Tag Archives: water quality trading

Key Clean Water Victories & Defeat of Great Lakes CSO Language

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Overnight, Congressional negotiators reached final agreement on an omnibus FY 2016 federal spending package, and have encouraged its swift passage by both the House and the Senate. The bill includes a number of important priorities for the municipal clean water community, including robust funding levels for the Clean Water State Revolving Fund (CWSRF) and a […]

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Water Quality Trading: A Case for Collaborative Watershed Management

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Addressing complex water quality issues in agricultural areas is no simple task and water quality strategies that integrate both urban and agricultural needs are often elusive and lack the resources needed to truly transform watershed health on a large scale. In addition, many strategies lack community buy-in and the stewardship resources needed to ensure the […]

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Key Considerations for Water Quality Trading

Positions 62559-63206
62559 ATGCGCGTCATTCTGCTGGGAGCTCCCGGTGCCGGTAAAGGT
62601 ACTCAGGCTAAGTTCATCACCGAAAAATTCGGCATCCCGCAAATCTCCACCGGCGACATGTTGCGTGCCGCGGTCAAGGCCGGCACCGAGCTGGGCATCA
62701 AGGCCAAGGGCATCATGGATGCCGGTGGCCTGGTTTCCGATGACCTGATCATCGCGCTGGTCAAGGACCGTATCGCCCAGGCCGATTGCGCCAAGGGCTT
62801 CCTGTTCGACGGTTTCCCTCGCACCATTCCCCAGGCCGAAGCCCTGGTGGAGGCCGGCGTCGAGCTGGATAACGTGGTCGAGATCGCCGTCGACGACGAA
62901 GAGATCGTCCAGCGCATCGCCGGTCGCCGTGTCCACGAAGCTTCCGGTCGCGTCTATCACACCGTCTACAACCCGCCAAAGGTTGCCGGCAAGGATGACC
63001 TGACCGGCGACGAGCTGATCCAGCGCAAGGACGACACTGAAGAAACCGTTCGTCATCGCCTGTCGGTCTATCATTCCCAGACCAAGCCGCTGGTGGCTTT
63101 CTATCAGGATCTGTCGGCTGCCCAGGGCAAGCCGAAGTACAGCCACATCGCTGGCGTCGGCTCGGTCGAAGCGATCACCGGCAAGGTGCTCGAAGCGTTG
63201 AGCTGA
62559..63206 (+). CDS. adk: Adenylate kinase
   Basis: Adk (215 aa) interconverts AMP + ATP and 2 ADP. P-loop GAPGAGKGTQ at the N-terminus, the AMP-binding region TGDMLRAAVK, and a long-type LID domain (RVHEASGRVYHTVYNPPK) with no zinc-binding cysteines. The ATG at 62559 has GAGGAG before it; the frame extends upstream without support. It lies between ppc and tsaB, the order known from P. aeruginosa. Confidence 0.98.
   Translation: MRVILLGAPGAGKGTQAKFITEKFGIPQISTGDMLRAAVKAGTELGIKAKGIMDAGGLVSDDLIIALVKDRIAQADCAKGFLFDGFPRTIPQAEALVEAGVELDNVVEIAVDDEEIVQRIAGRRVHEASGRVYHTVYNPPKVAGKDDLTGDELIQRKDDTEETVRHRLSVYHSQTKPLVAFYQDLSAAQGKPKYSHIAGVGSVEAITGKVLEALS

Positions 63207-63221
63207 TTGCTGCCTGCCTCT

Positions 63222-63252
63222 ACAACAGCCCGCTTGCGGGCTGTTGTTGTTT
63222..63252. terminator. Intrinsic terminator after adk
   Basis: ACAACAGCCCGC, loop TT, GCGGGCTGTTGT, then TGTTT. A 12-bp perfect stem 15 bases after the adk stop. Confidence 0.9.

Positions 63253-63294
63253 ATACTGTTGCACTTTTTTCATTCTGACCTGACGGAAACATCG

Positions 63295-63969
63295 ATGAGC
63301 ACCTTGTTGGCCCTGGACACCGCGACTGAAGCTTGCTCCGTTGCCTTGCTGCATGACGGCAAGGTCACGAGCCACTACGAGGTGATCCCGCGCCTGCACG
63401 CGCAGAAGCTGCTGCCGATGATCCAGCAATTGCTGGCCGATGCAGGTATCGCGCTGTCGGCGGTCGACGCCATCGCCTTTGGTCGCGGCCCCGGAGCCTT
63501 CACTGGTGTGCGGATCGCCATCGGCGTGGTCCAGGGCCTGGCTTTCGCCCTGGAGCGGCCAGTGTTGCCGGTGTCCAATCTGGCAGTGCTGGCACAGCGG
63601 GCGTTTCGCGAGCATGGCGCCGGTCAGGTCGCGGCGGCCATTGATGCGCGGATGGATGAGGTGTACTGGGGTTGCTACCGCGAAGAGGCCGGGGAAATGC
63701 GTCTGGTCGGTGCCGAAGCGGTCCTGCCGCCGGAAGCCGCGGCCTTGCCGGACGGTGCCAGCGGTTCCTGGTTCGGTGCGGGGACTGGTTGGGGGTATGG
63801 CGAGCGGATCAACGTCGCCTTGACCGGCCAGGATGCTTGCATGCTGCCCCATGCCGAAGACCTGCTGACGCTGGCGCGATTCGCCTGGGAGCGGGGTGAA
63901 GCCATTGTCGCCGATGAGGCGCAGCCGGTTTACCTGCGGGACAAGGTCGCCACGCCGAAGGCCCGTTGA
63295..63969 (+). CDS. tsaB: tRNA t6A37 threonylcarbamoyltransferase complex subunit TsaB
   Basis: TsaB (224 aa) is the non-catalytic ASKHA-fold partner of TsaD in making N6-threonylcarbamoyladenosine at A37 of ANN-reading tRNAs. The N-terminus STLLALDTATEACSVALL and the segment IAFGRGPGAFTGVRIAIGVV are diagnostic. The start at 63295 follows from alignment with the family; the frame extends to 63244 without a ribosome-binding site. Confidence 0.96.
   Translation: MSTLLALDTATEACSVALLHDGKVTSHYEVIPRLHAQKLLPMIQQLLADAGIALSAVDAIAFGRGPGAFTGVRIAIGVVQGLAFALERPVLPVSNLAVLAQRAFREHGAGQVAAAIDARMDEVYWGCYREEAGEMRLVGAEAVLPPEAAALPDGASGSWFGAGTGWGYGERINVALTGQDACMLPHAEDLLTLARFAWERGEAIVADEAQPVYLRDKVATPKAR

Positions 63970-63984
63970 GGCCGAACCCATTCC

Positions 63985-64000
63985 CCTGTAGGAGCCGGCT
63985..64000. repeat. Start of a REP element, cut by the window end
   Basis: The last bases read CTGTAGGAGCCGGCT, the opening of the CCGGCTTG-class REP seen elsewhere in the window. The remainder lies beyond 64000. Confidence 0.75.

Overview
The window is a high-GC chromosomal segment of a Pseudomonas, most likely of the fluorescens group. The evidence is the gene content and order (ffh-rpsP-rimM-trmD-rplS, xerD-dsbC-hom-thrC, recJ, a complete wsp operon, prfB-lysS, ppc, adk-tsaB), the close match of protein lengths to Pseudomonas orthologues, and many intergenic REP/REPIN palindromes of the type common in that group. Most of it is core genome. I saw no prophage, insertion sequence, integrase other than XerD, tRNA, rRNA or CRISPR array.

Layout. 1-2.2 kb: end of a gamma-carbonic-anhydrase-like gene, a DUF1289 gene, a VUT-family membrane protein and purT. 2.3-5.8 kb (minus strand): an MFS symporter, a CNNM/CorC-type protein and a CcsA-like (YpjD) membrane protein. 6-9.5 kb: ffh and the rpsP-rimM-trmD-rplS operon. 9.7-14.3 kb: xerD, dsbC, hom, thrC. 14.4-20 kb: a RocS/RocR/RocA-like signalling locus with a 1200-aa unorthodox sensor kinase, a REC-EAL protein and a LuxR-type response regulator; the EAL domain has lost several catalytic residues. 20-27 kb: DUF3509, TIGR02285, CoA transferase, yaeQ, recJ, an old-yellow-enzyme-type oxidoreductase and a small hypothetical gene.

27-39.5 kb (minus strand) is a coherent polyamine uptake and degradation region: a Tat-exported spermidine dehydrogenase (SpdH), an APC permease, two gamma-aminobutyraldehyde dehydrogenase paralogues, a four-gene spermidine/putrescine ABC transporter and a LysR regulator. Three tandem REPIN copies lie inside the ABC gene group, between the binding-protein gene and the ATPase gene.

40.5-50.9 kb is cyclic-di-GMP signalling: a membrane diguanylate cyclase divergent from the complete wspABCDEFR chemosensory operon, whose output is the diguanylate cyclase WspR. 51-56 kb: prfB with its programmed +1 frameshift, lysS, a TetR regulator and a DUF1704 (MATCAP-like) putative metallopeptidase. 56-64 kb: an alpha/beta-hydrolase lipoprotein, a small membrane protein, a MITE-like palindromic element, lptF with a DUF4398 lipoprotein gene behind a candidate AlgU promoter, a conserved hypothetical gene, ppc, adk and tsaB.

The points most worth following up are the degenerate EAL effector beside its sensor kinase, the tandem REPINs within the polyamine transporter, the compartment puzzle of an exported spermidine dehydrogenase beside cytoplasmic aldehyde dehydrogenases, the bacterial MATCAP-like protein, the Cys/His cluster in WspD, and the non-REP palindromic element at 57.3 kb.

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Around the country, water quality trading continues to gain interest as a viable market-based alternative to addressing water pollution. Just last week, the U.S. Senate Subcommittee on Water and Wildlife held a hearing to examine the status of water quality trading and how these programs can achieve real water quality improvements at less cost. As […]

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Defending Water Quality Trading in Court—The Right Thing To Do

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As has been previously discussed on this blog, water quality trading presents an exciting and innovative opportunity to achieve clean water improvements in an environmentally responsible and cost-effective way. This is particularly true for the Chesapeake Bay watershed and others that are impaired by excess nutrients such as nitrogen and phosphorus. Nutrient trading programs, especially […]

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Can Water Quality Trading Help Us Address Our Growing Nutrient Challenge?

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It is no secret that nutrient pollution is a significant problem affecting waterbodies across the United States.  Excess nitrogen and phosphorous are contributing to some of the largest algal blooms, fish kills, shellfish poisonings, and deadzones in the country. More than 60% of the rivers and bays in every coastal state are moderately to severely […]

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